20. Make plans for the future
Most people find the first year back at home following their student exchanges much more difficult than being on exchange. They get a kind of “reverse homesickness”. One tactic to avoid this is to spend some of your time on exchange planning your post-exchange life. Where do you want to live? What sort of career do you want to have? Do you want to start a business, and if yes, what kind of business? Do you want to have kids? Being overseas gives you the time and space to think about these really big issues with greater clarity and objectivity than if you were thinking about them at home. When you arrive home, having some clear ideas and plans about your future will give you something to work towards and keep you from missing your host country too much.
Students going on exchange to Germany have many things to
look forward to. On the whole, Germans are friendly, open-minded and
surprisingly funny. Germany itself is a land of great diversity, with
landscapes including alpine high country, deeply-wooded forests, and picturesque
valleys (such as the famous Rhine Valley). Germany also has many rich cultural
traditions, and in many ways is still at the cutting edge of music and the
In short, Germany is a great student exchange destination. I
liked it so much that I did two university exchanges there. Here’s what I
Germany’s official language is German. Germans speak a range
of different dialects. However, the purest German is known as “High German” (Hochdeutsch). High German is the dialect which is most
commonly used for TV and radio broadcasts, and should be the dialect which your
teachers used if you’ve previously taken German language lessons. Instruction
at your German school should also be in High German, even if the local dialect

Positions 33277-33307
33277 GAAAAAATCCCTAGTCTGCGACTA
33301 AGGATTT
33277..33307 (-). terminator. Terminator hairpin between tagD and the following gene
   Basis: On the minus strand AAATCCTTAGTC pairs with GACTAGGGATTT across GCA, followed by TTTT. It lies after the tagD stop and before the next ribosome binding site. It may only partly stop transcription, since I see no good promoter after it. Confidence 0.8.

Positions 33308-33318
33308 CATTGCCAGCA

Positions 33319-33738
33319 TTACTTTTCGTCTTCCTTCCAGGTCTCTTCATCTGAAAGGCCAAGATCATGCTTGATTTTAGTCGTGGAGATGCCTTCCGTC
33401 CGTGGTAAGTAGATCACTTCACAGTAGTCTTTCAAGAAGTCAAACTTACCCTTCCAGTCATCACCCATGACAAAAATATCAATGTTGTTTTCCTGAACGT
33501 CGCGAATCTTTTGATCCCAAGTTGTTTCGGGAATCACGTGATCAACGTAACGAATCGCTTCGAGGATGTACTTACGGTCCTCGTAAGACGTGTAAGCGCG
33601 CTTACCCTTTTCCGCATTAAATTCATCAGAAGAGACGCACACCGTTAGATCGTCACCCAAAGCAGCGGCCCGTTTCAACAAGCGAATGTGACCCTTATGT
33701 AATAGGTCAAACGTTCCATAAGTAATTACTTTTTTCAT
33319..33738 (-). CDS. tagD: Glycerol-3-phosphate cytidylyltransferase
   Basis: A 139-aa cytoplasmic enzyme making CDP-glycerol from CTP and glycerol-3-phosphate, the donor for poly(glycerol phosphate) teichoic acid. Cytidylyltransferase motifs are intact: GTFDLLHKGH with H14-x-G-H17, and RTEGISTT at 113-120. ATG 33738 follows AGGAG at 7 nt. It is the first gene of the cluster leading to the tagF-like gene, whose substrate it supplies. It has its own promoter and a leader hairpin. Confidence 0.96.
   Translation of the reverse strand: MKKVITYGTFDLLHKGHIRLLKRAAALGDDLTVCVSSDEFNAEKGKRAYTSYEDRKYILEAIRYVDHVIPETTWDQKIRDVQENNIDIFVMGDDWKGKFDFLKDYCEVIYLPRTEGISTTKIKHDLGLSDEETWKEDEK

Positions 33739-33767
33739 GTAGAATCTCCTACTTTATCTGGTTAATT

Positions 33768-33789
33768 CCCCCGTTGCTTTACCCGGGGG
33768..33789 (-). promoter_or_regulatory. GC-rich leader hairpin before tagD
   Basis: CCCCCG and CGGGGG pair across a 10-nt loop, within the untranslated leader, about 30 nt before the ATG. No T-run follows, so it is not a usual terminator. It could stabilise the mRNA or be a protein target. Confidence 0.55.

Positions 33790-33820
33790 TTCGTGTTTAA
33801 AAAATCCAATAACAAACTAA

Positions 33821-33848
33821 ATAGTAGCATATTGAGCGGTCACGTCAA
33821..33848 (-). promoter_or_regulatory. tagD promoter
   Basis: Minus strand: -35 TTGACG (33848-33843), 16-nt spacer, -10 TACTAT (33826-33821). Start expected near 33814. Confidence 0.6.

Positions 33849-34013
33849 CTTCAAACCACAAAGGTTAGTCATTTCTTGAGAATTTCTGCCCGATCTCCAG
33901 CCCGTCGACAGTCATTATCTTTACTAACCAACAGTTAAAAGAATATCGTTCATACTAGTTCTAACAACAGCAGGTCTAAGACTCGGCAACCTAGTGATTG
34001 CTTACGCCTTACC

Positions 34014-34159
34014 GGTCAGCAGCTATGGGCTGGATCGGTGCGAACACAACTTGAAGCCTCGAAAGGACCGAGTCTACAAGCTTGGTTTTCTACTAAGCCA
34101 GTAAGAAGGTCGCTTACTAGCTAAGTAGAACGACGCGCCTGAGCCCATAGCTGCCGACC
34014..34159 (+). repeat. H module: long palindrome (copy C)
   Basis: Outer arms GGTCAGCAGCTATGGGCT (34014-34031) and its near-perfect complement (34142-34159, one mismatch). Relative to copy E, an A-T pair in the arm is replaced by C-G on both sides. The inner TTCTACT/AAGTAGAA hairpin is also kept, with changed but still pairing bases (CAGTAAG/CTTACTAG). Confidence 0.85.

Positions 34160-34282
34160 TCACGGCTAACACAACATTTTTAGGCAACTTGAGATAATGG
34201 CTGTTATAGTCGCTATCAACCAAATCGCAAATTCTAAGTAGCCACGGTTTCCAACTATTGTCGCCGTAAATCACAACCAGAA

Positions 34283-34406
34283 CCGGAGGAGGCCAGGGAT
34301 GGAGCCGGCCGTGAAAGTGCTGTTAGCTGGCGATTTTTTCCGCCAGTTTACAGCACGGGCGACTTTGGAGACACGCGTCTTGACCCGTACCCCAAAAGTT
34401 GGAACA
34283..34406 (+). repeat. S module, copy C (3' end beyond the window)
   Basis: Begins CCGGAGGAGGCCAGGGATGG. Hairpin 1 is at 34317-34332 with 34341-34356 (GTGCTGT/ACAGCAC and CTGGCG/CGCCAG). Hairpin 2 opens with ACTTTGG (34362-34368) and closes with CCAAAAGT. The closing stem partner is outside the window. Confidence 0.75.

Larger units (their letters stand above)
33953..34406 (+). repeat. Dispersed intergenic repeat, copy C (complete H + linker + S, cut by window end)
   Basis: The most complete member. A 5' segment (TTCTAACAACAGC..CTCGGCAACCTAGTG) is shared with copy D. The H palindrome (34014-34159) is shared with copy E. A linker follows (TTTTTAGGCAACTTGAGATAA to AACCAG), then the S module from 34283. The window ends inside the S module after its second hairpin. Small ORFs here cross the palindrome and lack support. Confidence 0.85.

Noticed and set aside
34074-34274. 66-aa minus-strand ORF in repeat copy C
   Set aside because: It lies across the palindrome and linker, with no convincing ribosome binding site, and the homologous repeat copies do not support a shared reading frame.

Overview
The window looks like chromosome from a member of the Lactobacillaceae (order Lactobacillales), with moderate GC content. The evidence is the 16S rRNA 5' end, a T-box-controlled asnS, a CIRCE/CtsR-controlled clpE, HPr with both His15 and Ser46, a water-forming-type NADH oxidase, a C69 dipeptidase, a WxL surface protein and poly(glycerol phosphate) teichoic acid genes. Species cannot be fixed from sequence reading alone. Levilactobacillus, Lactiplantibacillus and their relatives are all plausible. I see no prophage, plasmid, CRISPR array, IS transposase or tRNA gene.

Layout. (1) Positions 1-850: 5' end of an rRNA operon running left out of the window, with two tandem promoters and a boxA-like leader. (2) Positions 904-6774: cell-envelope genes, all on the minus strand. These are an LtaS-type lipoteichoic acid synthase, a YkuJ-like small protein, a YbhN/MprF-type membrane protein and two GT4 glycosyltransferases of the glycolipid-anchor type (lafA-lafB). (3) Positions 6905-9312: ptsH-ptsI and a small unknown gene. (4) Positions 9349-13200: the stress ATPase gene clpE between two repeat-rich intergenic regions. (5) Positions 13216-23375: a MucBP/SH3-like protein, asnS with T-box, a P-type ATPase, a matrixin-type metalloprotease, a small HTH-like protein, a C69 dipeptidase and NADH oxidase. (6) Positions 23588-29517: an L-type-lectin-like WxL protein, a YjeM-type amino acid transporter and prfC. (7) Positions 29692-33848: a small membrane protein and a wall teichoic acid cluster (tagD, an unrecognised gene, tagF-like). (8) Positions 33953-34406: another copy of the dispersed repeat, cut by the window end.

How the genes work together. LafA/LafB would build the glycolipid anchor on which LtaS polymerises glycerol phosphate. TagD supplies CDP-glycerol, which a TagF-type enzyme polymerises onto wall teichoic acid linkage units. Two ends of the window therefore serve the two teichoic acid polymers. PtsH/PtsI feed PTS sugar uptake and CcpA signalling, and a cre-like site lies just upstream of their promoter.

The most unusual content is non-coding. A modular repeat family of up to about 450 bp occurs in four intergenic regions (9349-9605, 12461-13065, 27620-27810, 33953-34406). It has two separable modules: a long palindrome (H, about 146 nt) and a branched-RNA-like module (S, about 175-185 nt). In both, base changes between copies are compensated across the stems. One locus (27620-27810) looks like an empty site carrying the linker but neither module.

The dialects spoken in some parts of Germany – particularly
in Bavaria, Baden, and the former states of East Germany – can be difficult to
understand at first. However, they aren’t radically different from High German,
and you’ll adjust to them quickly.
After returning from my exchange to Germany, I taught German to adults at night school for seven years. My number one tip for learning German is to spend as much time as possible learning the grammar, with the aid of a book like Schaum’s Outline of German Grammar. You’re welcome.
Like many other European nations, Germany streams high
school students depending upon students’ planned career paths. Usually the
different streams are as follows:
Students who intend studying at university go to
a type of school called a Gymnasium
Students who will undertake clerical careers –
working in banks, or in sales – attend a type of school known as a Realschule
Students who will study a trade or perform
manual work go to a type of school known as a Hauptschule
Depending upon your own future career plans and level of
German language proficiency, you’ll most likely attend a Gymnasium or a Realschule.
Incidentally, don’t feel that you’ve been short-changed if your exchange
organisation arranges for you to attend a Realschule.
The students there are typically more relaxed and should have more time to
socialise than students who attend a Gymnasium.
German high school students don’t usually wear school
uniforms or need to observe a school dress code. Note that, like many other
Europeans, German students typically dress in dark colours, especially in the
Some German schools offer co-curricular activities such as
team sports, band or choir. However, it’s more common for young Germans to